Babe Ruth (1936)
George Herman "Babe" Ruth, perhaps the greatest
baseball player ever, had a 25 year career in major
league baseball. He ended his career in 1935, leading
baseball records for the number of home runs in a
season (60) and career home runs (714). Ruth was
inducted into the Baseball Hall of Fame in 1936, one
year after he retired.
Ruth entered professional baseball in 1914 when Jack Dunn signed him to the Baltimore Orioles, a minor league team at the time. Because of his young age (19) and looks, he was called Dunn's babe and his new name became Babe Ruth to the baseball world. In July, 1914, Ruth was traded to the Boston Red Sox and his major league baseball career began.
Ruth began his career with the Red Sox as a pitcher and, although he had strong numbers as a pitcher, he was switched to the outfield in 1918. He still pitched 20 games that year, ending the season with a 13-7 record and an ERA of 2.22. He also led the American League in home runs with 11. The following year, Ruth hit 29 home runs.
At the end of December, 1919, the Red Sox made a fatal mistake for the team - they sold Ruth to the New York Yankees. In his first year with the Yankees, Ruth had a .376 batting average with 54 home runs. His following season was even better, with a .378 batting average and 59 home runs. Ruth's highest batting average of .393 came in 1923. He continued posting impressive numbers until almost the end of his baseball career.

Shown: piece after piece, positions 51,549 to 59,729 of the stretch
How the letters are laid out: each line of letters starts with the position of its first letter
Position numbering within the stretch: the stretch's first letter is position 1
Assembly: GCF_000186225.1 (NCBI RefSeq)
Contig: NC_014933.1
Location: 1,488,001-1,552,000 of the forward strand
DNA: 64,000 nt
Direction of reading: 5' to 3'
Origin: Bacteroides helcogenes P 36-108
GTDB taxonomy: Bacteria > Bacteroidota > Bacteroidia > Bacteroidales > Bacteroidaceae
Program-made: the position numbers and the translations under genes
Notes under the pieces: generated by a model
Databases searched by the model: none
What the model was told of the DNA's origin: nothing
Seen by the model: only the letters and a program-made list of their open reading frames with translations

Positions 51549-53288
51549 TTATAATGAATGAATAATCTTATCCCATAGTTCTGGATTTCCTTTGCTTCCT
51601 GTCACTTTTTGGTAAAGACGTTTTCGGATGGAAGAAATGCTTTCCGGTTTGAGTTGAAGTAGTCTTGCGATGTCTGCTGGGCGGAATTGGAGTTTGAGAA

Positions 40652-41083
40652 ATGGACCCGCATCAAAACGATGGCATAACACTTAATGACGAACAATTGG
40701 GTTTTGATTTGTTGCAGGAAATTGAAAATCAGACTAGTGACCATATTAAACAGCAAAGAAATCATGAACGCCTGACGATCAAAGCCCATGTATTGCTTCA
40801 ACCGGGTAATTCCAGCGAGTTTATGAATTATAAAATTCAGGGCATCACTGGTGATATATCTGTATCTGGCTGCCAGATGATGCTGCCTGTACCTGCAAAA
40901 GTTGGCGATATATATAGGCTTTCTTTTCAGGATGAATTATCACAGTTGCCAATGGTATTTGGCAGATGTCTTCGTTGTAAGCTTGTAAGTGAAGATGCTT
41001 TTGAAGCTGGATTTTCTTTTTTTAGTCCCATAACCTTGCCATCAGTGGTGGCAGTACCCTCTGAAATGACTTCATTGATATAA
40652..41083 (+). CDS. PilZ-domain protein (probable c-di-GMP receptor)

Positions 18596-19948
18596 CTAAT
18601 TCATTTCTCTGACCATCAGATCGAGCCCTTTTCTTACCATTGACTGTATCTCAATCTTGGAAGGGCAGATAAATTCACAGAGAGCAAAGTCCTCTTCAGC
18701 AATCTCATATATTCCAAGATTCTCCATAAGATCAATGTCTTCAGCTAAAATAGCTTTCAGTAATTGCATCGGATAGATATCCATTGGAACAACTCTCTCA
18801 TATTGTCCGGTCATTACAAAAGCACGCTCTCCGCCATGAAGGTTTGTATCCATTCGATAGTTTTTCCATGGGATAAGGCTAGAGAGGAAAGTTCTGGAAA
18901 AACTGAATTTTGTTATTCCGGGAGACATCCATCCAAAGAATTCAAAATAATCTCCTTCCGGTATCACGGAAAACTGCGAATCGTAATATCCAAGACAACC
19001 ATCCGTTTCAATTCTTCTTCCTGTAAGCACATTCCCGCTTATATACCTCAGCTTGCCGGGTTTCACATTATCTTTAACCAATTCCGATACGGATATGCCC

Ruth was traded by the Yankees to the Boston Braves in 1935. However, Ruth would soon retire as his body gave out and his performance deteriorated. In his last season, Ruth had a .181 batting average with six home runs in 72 at bats. He retired with a career batting average of .342, 714 home runs, 2,217 RBIs, and 2,874 hits in 8,398 at bats.
Statistics for Ruth in 17 full seasons (1918-1934) in the major leagues include:
- 11 seasons with over 150 hits, with highs of 204 in 1921 and 205 in 1923
- 7 seasons with 30 or more doubles, with highs of 44 in 1921 and 45 in 1923
- 16 seasons with over 20 home runs, with a high of 60 in 1927
- 13 seasons with over 100 RBIs, with highs of 164 in 1927 and 163 in 1931
- 15 seasons with a batting average of .300 or better, with a high of .393 in 1923
Career statistics for Ruth include:
- 2,503 games played
- 2,873 hits
- 506 doubles
- 136 triples
- 714 home runs
- 2,213 RBIs
- .342 batting average